When does a President stop blaming his predecessor and start taking responsibility for his own actions? To be fair, that has been an eternal question in the American context, but it does seem as though Barack Obama has a crutch that he refuses to put aside. Economy? Blame Bush! Media? Blame Bush! Afghanistan? Especially there, Charles Krauthammer argues, Obama has been “disgusting” in his blameshifting, especially since it has been six months since Obama rolled out his own strategy on the war (via Radio Vice Online):
I want to point out one thing about what Obama had said when he talked about “the long years of drift.” There is something truly disgusting about the way he cannot refrain from attacking Bush when he’s being defensive about himself. I mean, it’s beyond disgraceful here. He won election a year ago. He became the Commander [in] Chief two months later. He announced his own strategy — not the Bush strategy, his strategy — six months ago, and it wasn’t off-handed, it was in a major address, with the Secretary of State and the Secretary of Defense standing with him. And now he’s still talking about “the drift” in the Bush years. What’s happening today is not a result of the drift, so-called, of the Bush years, it’s because of the drift in his years. It’s because of the flaws in his own strategy, which is what he’s actively examining.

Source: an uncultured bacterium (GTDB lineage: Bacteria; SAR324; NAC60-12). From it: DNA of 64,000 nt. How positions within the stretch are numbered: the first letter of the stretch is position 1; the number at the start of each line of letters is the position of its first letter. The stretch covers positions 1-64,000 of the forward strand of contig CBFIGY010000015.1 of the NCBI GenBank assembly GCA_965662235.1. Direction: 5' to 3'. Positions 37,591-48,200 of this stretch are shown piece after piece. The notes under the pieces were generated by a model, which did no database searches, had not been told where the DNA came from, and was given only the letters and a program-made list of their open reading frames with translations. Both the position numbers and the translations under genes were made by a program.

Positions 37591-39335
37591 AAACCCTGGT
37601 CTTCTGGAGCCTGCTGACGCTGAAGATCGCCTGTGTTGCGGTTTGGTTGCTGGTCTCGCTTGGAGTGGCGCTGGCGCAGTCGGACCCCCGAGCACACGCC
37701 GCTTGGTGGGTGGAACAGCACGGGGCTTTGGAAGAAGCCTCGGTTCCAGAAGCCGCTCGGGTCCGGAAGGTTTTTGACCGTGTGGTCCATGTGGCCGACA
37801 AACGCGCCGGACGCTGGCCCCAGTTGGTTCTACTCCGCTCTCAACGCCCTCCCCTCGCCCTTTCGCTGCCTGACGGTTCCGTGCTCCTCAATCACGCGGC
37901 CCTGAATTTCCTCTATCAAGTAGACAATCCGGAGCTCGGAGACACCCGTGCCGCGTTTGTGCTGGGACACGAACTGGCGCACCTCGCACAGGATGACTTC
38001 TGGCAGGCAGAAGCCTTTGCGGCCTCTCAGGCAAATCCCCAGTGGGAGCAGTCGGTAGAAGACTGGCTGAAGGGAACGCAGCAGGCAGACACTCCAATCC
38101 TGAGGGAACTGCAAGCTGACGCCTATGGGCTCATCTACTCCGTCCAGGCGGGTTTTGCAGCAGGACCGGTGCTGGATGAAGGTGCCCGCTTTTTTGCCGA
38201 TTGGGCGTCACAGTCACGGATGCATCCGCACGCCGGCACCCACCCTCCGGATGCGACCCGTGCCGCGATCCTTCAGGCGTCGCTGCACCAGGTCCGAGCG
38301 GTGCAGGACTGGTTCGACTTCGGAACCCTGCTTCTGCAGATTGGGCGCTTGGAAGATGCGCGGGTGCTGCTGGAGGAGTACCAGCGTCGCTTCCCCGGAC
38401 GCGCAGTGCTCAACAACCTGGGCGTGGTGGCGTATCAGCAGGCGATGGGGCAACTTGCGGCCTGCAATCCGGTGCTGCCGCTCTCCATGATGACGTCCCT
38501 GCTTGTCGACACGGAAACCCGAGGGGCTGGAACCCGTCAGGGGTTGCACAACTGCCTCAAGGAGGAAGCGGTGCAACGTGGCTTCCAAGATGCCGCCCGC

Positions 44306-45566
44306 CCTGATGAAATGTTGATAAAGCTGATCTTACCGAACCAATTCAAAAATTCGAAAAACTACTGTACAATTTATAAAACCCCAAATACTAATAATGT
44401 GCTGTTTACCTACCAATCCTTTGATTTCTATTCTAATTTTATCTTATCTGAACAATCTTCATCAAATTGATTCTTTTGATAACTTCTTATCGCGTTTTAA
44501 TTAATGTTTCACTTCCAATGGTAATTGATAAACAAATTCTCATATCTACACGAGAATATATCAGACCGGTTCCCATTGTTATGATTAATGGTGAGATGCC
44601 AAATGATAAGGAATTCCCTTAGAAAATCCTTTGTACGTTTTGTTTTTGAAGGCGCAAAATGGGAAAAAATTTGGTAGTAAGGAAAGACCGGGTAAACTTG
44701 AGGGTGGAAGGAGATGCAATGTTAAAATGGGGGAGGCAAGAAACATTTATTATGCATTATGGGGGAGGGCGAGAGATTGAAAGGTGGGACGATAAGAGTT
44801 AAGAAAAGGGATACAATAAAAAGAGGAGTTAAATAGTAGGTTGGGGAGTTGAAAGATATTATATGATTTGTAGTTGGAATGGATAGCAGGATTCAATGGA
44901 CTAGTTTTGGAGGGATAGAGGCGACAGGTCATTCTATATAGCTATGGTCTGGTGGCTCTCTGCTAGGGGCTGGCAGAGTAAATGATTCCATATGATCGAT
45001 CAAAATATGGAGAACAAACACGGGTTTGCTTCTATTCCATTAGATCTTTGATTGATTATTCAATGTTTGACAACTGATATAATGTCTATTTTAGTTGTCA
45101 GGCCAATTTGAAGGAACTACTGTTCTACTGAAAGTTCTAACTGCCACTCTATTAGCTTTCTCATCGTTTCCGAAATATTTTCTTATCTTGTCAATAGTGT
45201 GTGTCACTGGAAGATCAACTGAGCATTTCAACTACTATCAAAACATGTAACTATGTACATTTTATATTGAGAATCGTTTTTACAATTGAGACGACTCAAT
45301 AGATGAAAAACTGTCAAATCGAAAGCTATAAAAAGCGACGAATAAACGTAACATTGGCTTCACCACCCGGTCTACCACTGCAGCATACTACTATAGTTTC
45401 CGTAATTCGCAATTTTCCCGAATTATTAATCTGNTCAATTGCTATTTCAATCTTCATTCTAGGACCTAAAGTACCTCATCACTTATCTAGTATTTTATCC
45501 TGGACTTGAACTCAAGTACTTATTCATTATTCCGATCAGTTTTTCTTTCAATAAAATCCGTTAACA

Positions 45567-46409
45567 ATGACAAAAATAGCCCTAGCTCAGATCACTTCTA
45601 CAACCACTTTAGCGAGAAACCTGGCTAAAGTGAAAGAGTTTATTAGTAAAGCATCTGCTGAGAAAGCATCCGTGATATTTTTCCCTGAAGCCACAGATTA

Disgusting? At best, one can say that it shows a lack of intestinal fortitude when it comes to taking criticism. No President gets a tabula rasa on entering office, and every president since Washington has had to deal with issues that began during a previous term in office. It comes with the territory, which is why 42 other Presidents dispensed with the whining and took responsibility for their own actions.
Obama may have gotten himself elected by promising to be the not-Bush, and he certainly won his Nobel Peace Prize for being the not-Bush. However, if he wants to be President, he’ll need to start acting like it and quit sniveling about the fact that he won the election after Bush — which he himself chose to do.